The program features two interrelated components: a grant program for universities, and a fellowship program for humanities and social science scholars pursuing research on any aspect of religion in international contexts. ACLS will promote interaction between grantees and fellows by facilitating research residencies at grantee institutions and by funding program-wide symposia that will bring together fellows, key contacts at grantee institutions, and journalists who report on international affairs.

The RFP, which includes information about the terms of the grants and the application process, can be found at

Questions about the program may be submitted to, and the application deadline is March 23, 2017.

For more information about ACLS, visit More information about the Henry R. Luce Initiative on Religion in International Affairs, which sponsors this program, is available at

Conference on Winter Festivals and Traditions @ Institute of Social and Cultural Anthropology at Oxford University
Mar 25 all-day

The Institute of Social and Cultural Anthropology (ISCA) at Oxford University will be hosting a one-day conference on Saturday 25 March 2017. The conference will focus on “Winter Festivals and Traditions” as part of a larger research discussion on ritual, religion and secularism in modern-day Europe.

The objective of this conference is to bring together various disciplines and departments to reconsider how folklore can be interpreted in order to understand the reasoning behind modern traditions in society. Our guest speaker, Dr Cesare Poppi, PhD (Cantab) of la Scuola Universitaria Professionale della Svizzera Italiana (SUPSI), will contribute to an invigorating discussion based on his extensive research on masked rituals and traditions in South Tyrol and Trentino, Italy and North-western Ghana.

Picturing Milwaukee : Sherman Park @ University of Milwaukee-Wisconsin
Mar 27 all-day

Summer 2017 Buildings-Landscapes-Cultures Field School

Buildings-Landscapes-Cultures, School of Architecture and Urban Planning, University of Wisconsin-Milwaukee

Class Dates: June 26 – August 5, 2017; Final exhibit: August 18, 2017

Preparatory Workshop (attendance required), June 23. 2014, 10:00 AM – 4:00 PM. School of Architecture and Urban Planning, UWM

This summer course provides students with an immersion experience in the field recording of the built environment and cultural landscapes and an opportunity to learn how to write history literally “from the ground up.”  The 2017 field school focuses on Sherman Park, a racially, economically and culturally diverse neighborhood known for its artist communities and active neighborhood groups. This summer we will study residential building types in this neighborhood—everyday residences, duplex and four squares, single- and multi-family units, boarded up homes, refabricated and reused homes, homes transformed into stores and workplaces, homes as works of art, homes remembered in family histories and homes in domestic worlds.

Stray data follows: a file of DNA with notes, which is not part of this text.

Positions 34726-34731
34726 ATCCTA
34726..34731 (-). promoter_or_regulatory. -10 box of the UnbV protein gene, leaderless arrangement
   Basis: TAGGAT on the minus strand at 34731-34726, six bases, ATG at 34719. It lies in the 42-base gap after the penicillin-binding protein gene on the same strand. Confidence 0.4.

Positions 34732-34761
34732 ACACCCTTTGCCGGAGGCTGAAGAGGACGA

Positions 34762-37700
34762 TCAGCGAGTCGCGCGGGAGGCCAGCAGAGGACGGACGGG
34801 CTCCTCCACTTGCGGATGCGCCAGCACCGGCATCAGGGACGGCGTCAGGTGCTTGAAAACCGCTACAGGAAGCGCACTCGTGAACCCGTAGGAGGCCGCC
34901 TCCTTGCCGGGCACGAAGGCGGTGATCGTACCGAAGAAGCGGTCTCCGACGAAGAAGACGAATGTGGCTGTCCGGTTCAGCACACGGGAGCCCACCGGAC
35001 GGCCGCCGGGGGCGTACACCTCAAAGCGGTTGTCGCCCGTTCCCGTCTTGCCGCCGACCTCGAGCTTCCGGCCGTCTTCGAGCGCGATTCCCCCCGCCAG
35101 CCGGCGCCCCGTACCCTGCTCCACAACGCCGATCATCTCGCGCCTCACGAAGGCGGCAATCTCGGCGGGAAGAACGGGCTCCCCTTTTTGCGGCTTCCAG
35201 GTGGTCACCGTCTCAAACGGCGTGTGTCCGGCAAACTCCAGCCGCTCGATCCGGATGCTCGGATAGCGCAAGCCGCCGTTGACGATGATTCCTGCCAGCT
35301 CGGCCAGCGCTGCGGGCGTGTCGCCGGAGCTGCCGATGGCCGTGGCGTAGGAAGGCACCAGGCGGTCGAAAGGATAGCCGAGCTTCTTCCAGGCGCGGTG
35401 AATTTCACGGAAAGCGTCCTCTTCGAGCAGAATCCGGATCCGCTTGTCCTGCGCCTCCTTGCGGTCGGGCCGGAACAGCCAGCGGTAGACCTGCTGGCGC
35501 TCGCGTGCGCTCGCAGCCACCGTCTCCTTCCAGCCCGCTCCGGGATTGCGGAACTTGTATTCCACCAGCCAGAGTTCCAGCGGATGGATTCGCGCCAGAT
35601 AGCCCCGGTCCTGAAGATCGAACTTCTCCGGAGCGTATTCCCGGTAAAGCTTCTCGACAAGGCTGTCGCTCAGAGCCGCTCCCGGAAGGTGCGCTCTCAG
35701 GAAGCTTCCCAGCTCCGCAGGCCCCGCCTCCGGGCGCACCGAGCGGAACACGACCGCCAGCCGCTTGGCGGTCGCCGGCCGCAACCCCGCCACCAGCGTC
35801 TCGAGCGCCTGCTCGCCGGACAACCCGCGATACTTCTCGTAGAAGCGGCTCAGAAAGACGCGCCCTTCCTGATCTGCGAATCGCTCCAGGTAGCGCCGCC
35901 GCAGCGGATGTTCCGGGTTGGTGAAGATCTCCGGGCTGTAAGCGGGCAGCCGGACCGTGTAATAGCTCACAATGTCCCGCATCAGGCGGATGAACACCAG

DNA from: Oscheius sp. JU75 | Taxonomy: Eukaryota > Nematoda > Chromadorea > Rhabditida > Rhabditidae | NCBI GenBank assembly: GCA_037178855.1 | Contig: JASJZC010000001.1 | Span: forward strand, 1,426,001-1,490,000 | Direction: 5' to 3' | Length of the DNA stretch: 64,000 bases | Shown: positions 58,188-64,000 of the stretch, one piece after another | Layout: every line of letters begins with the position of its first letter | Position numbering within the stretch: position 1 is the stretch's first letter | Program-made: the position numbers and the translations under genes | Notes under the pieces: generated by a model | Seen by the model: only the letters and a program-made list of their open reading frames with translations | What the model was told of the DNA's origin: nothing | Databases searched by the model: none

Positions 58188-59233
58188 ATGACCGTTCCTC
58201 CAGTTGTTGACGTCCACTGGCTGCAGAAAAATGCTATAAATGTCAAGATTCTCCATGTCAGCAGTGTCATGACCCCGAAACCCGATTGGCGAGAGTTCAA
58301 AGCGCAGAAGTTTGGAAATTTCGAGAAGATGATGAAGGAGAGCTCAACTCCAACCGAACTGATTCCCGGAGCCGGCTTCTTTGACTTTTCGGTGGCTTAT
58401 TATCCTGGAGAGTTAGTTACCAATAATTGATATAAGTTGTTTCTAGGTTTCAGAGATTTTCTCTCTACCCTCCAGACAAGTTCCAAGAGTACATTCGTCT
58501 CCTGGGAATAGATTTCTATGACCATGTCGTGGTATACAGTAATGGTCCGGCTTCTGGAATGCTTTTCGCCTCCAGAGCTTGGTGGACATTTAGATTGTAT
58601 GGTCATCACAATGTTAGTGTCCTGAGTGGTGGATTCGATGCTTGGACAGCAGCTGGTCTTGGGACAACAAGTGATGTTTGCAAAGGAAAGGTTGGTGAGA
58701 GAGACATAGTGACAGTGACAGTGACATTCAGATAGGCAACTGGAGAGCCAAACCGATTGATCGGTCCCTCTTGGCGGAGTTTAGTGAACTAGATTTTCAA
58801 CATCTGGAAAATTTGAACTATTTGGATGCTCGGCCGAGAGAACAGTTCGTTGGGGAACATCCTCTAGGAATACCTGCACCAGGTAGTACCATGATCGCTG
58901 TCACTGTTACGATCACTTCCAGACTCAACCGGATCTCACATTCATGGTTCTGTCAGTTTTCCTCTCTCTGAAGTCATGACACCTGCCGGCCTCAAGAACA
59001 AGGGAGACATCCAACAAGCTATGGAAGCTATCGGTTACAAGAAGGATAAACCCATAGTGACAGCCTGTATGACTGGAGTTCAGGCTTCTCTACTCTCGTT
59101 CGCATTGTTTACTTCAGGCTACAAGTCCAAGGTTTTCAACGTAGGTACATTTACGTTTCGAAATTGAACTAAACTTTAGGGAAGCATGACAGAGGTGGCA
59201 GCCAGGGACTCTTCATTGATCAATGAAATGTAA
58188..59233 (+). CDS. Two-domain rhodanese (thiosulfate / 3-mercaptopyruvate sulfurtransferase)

This project seeks to employ the enduring creativity of storytelling, the power of digital humanities, and depth of local knowledge to galvanize Milwaukee residents to talk about their homes as repositories of community memory, spaces of caring and markers of civic pride. Students will learn how to “read” buildings within their urban material, social, ecological and cultural contexts, create reports on historic buildings and cultural landscapes and produce multimedia documentaries.

The five-week course calendar covers a broad array of academic skills. Workshops during Week 1 will focus on photography, measured drawings, documentation and technical drawings; no prior experience is necessary. Week 2 will include archival and historical research focusing on the study of the built environment. Week 3 schedule includes workshops on oral history interviewing and digital ethnography. Week 4 is centered on mapping and archival research. Week 5 and 6 will be devoted to producing final reports and multi-media documentaries.

You may participate in this field school free as a community intern. However if you want university credits you will need to sign up for summer school classes at

We will be accepting a maximum of 15 students.  You may take a maximum of 6 credits.  Choose from the list below.

ARCH 190 Special Topics: Buildings-Landscapes-Cultures Field School.  –3 cr.

ARCH 534 Field Study. –3 cr.

ARCH 550: Building Types & Settings (Seminar)

ARCH 551: American Vernacular Arch

ARCH 553: Vernacular Buildings/Groupings

ARCH 561 Measured Drawing for Architects. –3 cr.

ARCH 562 Preservation Technology Laboratory. –3 cr.

ARCH 391/791 Independent Studies for Undergraduate/Graduate Students (Directed Research). –3 cr.

Nationally recognized faculty directing portions of this school include Jeffrey E. Klee, Colonial Williamsburg Foundation, Anna Andrzejewski, Associate Professor of Art History, University of Wisconsin-Madison, Michael H. Frisch, Professor and Senior Research Scholar, University at Buffalo, Guha Shankar, Folklife Specialist at the American Folklife Center, Library of Congress, Washington, D.C., and Arijit Sen, Associate Professor of Architecture, University of Wisconsin Milwaukee.

Documentary equipment, and supplies, will be provided, but students must be able to fund their own travel, meals and modest lodging accommodations (if they are from out of town). For more information please contact Prof. Arijit Sen at